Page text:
A Busy Couple of Days in Iran

The NYT and the LAT offer some strong reporting

After a relatively quiet period that left media outlets stepping back and taking stock, events in Iran picked up again late last week, as former president Ali Akbar Hashemi Rafsanjani’s surprisingly bold sermon at Friday prayers triggered huge street rallies and heightened the split between leading clerics. The events have not exactly brought a new “green wave” of media coverage in the U.S., but the major publications have devoted renewed attention to the fallout of the disputed June 12 election, in which President Mahmoud Ahmadinejad was declared the winner over opposition leader Mir Hussein Moussavi.

Among America’s major newspapers, all of which provided staff coverage of last Friday’s sermon, The New York Times and the Los Angeles Times have continued to offer the strongest reporting. The NYT’s live-blog of Friday’s sermon and protests, posted at “The Lede,” was a valuable addition to the conventional news stories written that day; read after the fact, it conveys the sense of a smart observer trying to sort through the meaning of momentous events as they happen. And the NYT’s Robert Worth—assisted by “independent observers” in Tehran, who are credited in several stories—has filed regular reports since Rafsanjani spoke, reporting on the subsequent pushback from hardliners, the reformist former President Mohammad Khatami’s call for a national referendum, and, most recently, Supreme Leader Ayatolloh Ali Khameini’s rebuke to Khatami and Rafsanjani.

In the LAT, meanwhile, reporter Borzou Daragahi has ably covered much of the same territory, and adds this information to his report on Khameini’s latest remarks:

Meanwhile, the elite Revolutionary Guard sought to consolidate its power by moving to take control of the oil industry and by meddling in higher education curriculum…

Gen. Mohammad Esmail Saeedi, second-in-command of the Revolutionary Guard’s Ashura Corps, said students should be taught at universities how to deal with “soft threats,” a call to inject the military branch’s view equating dissent with foreign conspiracy into higher education, according to Sepah News, its official website…

“The June 12 election let us take power in our hand, and it is the most significant political development,” Gen. Yadollah Javani, head of the guard’s political bureau, said today, according to Sepah News. “It was a turning point that has introduced substantial changes into our political conditions.”

The NYT, in turn, follows up today with Michael Slackman’s examination of the role the Revolutionary Guard plays in Iranian politics. Iran “is not a theocracy anymore,” an expert tells the paper. “It is a regular military security government with a facade of a Shiite clerical system.”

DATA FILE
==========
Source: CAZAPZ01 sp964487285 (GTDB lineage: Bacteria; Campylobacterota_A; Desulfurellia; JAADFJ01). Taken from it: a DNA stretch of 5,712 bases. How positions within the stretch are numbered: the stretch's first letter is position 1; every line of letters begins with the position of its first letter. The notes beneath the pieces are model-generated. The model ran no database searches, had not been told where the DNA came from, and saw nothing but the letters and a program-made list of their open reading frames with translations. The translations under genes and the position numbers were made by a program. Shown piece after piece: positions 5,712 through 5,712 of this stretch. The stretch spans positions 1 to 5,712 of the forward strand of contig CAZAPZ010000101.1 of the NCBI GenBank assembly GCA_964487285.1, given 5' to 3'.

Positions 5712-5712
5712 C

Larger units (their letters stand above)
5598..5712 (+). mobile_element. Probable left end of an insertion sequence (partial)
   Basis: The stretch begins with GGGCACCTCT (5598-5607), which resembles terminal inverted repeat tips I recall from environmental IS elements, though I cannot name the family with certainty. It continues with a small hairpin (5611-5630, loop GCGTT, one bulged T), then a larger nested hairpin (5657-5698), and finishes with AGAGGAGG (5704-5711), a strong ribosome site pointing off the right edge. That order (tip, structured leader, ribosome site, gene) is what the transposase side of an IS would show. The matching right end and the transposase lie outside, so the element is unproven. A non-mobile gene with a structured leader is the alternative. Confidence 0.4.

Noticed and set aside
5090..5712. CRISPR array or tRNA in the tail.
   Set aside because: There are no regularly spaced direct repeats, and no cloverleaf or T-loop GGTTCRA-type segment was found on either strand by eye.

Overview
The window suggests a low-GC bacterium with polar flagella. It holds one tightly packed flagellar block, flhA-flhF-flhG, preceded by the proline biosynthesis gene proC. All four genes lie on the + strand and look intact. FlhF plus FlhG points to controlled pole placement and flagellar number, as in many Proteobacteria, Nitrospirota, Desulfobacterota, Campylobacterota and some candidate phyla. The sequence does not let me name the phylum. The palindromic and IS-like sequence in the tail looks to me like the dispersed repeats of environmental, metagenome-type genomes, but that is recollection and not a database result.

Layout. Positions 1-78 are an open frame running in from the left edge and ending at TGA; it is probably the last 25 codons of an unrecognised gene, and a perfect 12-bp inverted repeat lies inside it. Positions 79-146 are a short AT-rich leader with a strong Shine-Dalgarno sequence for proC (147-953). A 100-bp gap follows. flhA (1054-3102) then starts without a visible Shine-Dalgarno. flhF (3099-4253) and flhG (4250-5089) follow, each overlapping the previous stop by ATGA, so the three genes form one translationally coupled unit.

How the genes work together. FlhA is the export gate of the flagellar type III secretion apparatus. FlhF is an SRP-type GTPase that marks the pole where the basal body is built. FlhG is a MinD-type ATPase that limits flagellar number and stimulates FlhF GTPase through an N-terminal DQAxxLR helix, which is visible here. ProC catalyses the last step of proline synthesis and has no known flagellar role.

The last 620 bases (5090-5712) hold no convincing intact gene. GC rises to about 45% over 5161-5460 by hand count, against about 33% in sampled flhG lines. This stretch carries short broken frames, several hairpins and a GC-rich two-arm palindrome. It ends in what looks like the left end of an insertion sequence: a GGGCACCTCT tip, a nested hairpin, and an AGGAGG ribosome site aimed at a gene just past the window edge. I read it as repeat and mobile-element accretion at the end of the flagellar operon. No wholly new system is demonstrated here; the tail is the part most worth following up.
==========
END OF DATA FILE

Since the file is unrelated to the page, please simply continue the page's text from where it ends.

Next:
Two other interesting bits of news have been flagged by the NYT and LAT, and by various wire services: Rafsanjani traveled to the city of Mashad over the weekend, apparently to try to build support among top clerics. (Nico Pitney’s excellent running blog on all things Iran now has video of Ahmadinejad’s visit to the same city a few days earlier). And while hardliners make up Ahmadinejad’s political base, many conservatives are upset with his selection as vice president of the moderate Esfandiar Rahim Mashaei, to whom Ahmadinejad is related by marriage.

The British press, which has also continued to follow the story, offers some further nuggets of information. Citing Farsi-language websites, the Guardian’s Robert Tait reported Sunday that “[t]he Iranian army has arrested 36 officers who planned to attend last week’s Friday prayer sermon by former president Hashemi Rafsanjani in their military uniforms as an act of political defiance.” And while most of the coverage has been Tehran-centric, a correspondent for BBC News went exploring near the border with Iraqi Kurdistan. There, he met Iranians who said “there had been no recent demonstrations on the streets of their hometowns”; one opposition supporter said he had wanted to join the protests, but in his small town, “it was simply too dangerous.”

It’s been a busy couple of days, and it may soon get busier. As a reader noted to The Lede, today is the anniversary of Mohammed Mosaddeq’s return to power after he was dismissed by the Shah in 1952. More protests are planned to mark the occasion.

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Greg Marx is an associate editor at CJR. Follow him on Twitter @gregamarx.